On the Republican side of the aisle, we’ve gained 4 new seats, emerging from the super-minority for the first time since 2012. We will have a very different leadership team, with numerous members who are newer and younger than before. The Republicans are for the most part united, hopeful, and optimistic that the upcoming term will be more productive and successful than the last one. We’re looking forward to the important debates to come during these crucial next two years.

However, Michael J. Madigan is still in firm control of the Illinois House Rules, the committees, and the agenda, so any optimism on our side is tempered with a healthy dose of skepticism. In the Illinois Senate, it was recently revealed that the leader of the Democrats, John Cullerton, has been quietly and directly negotiating with the leader of the Republicans, Christine Radogno, in hopes of working out a compromise to break the state’s budget impasse. Not so in Madigan’s House!

Against this backdrop, I occasionally wonder what Abraham Lincoln, who served in the Illinois House, would think of what has become of his House, and of his home State. What would Mr. Lincoln say if he were to stride onto the House floor next week? (I can’t imagine he would be happy!)

I’m often asked what it’s like being in Springfield. On the one hand, serving in the Illinois House is an incredible honor and privilege. There’s nothing like it. On the other hand, that same service can be just as frustrating as you would imagine it would be: we’re facing a terrible crisis of confidence, an unbalanced budget, and mounting debts, with many refusing to even acknowledge the problems.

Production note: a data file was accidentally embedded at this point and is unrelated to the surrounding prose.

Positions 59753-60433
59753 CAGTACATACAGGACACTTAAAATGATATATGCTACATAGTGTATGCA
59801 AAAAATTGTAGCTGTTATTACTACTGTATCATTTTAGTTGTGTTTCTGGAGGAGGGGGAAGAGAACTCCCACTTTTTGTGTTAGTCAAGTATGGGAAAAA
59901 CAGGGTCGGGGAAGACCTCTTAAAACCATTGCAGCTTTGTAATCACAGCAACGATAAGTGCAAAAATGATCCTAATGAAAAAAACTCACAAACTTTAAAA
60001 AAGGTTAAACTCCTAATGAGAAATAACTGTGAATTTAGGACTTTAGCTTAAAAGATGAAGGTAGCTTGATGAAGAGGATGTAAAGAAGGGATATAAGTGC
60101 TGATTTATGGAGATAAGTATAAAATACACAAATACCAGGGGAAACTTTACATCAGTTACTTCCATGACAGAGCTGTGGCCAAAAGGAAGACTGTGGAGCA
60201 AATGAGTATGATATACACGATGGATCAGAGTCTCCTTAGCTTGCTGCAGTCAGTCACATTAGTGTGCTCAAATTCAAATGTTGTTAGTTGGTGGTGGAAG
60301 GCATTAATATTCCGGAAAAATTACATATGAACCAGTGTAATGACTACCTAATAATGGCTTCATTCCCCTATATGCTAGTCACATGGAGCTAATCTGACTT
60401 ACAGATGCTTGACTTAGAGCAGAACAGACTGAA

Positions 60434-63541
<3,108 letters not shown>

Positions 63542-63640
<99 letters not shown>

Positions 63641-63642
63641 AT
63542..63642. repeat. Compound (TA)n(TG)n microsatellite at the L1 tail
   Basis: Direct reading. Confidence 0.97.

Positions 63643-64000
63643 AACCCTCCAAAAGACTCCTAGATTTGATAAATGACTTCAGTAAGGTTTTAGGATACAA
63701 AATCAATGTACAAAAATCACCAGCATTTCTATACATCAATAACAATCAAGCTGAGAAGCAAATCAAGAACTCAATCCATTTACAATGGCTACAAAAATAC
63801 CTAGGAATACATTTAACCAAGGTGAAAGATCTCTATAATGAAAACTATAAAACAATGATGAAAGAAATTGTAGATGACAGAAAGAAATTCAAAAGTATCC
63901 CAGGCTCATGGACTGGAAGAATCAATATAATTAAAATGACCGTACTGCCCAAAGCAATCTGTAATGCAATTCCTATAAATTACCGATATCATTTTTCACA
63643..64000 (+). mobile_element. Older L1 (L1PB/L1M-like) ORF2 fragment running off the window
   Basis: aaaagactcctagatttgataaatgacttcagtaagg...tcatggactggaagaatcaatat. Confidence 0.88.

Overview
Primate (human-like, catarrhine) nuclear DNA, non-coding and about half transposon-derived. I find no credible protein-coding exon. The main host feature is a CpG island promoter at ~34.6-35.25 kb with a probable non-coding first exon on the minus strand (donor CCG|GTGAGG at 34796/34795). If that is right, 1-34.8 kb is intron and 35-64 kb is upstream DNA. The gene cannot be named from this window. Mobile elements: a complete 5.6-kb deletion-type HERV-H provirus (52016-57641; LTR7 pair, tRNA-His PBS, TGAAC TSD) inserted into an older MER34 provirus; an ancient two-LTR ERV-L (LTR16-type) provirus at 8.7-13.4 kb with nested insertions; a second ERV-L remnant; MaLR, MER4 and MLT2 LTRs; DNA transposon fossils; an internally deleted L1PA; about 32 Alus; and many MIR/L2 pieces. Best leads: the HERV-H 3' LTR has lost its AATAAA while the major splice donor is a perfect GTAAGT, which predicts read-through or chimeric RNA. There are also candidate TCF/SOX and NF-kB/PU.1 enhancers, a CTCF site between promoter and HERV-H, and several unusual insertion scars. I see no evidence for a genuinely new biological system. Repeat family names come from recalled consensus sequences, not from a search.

Going into my second term as your state representative, I know we can rise to the challenge. These past two years, I saw moments of bipartisan compromise on smaller issues, and I know we can get there on the larger issues. Thank you for giving me the continued opportunity to work for you to turn our state around, and to return Illinois to its rightful place as one of the strongest, safest, and most prosperous states in the Union.

Historic 100th General Assembly Tackles Monumental Budget Impasse

2017-01-11_12.01.29.jpgNext week, the members of the 100th General Assembly will be sworn in. Immense issues will face the legislators over the next two years.

The stopgap budget bill from last summer, which provided temporary spending authority for the state government, ended on December 31. Illinois has now passed New Jersey for the title of the highest property tax state in the country. And the state’s pension debt is over $130 billion, which means every household in Illinois would need to make an immediate cash payment of over $25,000, just to bring the pension system to solvency, and that’s solely for work performed in the past by government employees.

When you add up all these problems, it was no surprise to read the recent report that Illinois suffered a net loss of over 110,000 residents to other states last year—more people than make up an entire state representative district.

But during these next two years, Illinois will celebrate its 200th birthday, on December 3, 2018. We will commemorate the great Illinoisans of the past, whose spirit and strength tamed this vast expanse of wild prairie land. We will recall the inventive and hard-working souls who brought forth and built a world-class city, cultivated safe and friendly suburban communities, and established every manner of agriculture, trade, and manufacture across our state.